Nudist resorts all over the world are noticing a drop in younger members. Even in Germany, which has embraced nudism for more than a century, fewer young people are becoming part of organized nudism. It’s the same in North America.
As early as 2007, columnist Bonnie Henry wrote in the Arizona Daily Star that nudism’s allure was lost on the young. Of the 50,000 registered nudists in the United States at that time, most were older than 35. Fewer young people are interested in paying several hundred dollars to join a club and sunbathe, swim and play volleyball with members their parents’ age.
As Henry put it, “Who wants to bounce the ball around with folks who look like they’re three years away from the handbag factory?”
It seems that a generation that’s used to downloading movies and music for free, and doesn’t believe in paying for news online, also doesn’t want to pay to go somewhere to be naked. If a young couple or group wants to do so, they’ll just go to an obliging beach or park and bare all.
According to spokesperson Dory Ainsworth of the Ponderosa Nature Resort near Freelton, north of Hamilton, Ont., paying to be naked seems to be the stumbling block for young people.
“We’ve put out the word on Twitter and Facebook, we’ve reached out to Young Naturists America and we’ve done extensive advertising. Cost seems to be the issue. They just don’t want to pay.”
In general, men seem to be much more at ease with the idea of being naked. But Ainsworth agrees that women tend to lose their inhibitions as they age. “They’re past trying to impress anybody,” she says. So membership in nudism groups continues to be older. At the Ponderosa, most members fit that category.
Contrary to common belief, the emphasis is on getting along and being at peace with being naked. It’s not sexual and licentious behaviour isn’t tolerated. It’s also true that, after a while of relaxing naked with other members, it’s easy to move beyond the idea that everyone around you is nude. Members like the fact that financial status and body image mean very little here. And yes, most people shave or closely trim their pubic hair.
Despite the older demographic, the emphasis on activities continues to be sports, Ainsworth says. August will feature the Nude Olympics, with a five-kilometre race, volleyball, tennis, horseshoes, Frisbee golf, petanque (a French version of bocci played on a sand court) and ladder ball, played by tossing two balls connected by a string towards the rungs of a ladder.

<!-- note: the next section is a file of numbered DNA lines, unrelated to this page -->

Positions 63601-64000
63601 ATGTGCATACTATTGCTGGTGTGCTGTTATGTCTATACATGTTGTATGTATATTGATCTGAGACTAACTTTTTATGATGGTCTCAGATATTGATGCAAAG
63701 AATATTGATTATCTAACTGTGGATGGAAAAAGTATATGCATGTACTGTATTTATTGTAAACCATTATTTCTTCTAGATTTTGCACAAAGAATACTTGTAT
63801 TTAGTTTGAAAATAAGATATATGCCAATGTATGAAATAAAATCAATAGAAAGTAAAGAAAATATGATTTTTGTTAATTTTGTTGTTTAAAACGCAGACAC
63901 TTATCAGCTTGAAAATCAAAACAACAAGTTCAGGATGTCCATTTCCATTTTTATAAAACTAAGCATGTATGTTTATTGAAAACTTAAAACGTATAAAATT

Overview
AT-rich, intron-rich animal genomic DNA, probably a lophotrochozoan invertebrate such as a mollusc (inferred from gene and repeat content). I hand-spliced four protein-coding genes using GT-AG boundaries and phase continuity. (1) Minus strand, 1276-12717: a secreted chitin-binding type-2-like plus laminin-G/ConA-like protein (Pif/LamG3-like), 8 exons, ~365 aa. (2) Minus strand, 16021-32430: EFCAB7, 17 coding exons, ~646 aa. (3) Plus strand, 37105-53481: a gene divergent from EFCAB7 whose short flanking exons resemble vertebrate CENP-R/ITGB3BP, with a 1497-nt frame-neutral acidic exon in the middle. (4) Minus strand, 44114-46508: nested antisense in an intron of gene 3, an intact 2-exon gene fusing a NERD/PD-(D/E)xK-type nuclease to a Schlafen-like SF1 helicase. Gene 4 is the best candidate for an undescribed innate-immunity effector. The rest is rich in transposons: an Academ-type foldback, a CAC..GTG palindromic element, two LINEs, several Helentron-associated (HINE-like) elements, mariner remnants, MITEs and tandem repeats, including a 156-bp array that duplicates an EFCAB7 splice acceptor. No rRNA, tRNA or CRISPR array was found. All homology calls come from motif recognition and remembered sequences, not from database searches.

In winter, the clubhouse has darts and indoor swimming events.
Ainsworth is also organizing another skinny dip contest in August. The record was set at 310 people crowded into the pool in 2014. This year, she hopes to beat that number.
Singles, couples and families are welcome to join the club. If you’re interested in becoming a nudist, there are rules you should know:
- Bring a towel, suntan lotion, sunglasses and a hat.
- Hats and wraps should be worn when food is being served.
- Sit on your towel, always, when nude.
- Be respectful of others’ privacy.
- Don’t stare or leer at other nudists.
- Don’t comment about other people’s bodies.
- Always shower with soap before entering the pool.
- You must be nude on the pool deck and in the water.
- No cellphones, cameras or other electronic devices are allowed in the nude areas.
- Men who fear they may become aroused should keep their towels handy.
“Think about your grandma,” Ainsworth advises. “Do you want her to see your erection?”
“I’ve never seen one in the 11 years I’ve lived here,” she says. “If there’s any sort of sexual activity, the offender is told to stop. If there’s a second time, they’re banned.”
Every week or two, the resort organizes a dance with a live band or DJ. People are welcome to be nude or clothed.
Especially popular are costume and Halloween parties, Ainsworth says. One year, she came as a devil and her husband Shawn Rutledge came dressed as an angel.
She laughs heartily at the memory.
“Yeah, you may not think it, but we nudists love to dress up!”
Peter Bailey is an award-winning newspaper editor and writer with more than 40 years of experience. He specializes in automotive and travel writing, and lives in Hamilton, Ont.
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